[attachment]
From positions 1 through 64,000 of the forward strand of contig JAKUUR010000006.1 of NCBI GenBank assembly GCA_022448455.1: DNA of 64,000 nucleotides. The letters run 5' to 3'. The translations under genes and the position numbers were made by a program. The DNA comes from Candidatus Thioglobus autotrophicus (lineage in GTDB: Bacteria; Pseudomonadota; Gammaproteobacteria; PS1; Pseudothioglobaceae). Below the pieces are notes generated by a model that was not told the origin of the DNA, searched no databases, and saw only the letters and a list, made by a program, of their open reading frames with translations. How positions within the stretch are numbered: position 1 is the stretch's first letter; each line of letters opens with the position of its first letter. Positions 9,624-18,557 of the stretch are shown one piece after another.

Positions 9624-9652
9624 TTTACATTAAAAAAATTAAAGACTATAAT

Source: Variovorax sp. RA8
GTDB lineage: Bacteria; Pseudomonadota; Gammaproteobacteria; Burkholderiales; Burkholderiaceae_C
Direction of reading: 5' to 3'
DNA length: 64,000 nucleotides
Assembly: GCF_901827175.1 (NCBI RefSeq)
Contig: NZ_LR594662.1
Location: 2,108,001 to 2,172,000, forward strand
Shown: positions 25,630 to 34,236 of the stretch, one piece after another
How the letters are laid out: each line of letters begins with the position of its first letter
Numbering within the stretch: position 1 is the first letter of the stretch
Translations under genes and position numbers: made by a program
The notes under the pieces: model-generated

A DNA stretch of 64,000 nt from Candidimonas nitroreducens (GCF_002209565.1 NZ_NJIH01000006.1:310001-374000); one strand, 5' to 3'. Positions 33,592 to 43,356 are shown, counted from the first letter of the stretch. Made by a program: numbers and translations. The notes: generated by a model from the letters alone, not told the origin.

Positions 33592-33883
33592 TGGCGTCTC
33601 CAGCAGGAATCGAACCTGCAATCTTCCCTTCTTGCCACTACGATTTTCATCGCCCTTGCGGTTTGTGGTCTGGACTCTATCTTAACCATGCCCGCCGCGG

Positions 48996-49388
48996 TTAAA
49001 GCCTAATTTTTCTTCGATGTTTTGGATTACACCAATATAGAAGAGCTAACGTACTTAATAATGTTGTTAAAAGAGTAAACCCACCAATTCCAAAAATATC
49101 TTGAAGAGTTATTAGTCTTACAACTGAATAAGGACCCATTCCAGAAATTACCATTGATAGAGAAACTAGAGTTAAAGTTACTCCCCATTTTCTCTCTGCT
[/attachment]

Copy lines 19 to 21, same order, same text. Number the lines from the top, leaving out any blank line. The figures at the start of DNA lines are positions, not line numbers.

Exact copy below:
33601 CAGCAGGAATCGAACCTGCAATCTTCCCTTCTTGCCACTACGATTTTCATCGCCCTTGCGGTTTGTGGTCTGGACTCTATCTTAACCATGCCCGCCGCGG

Positions 48996-49388
48996 TTAAA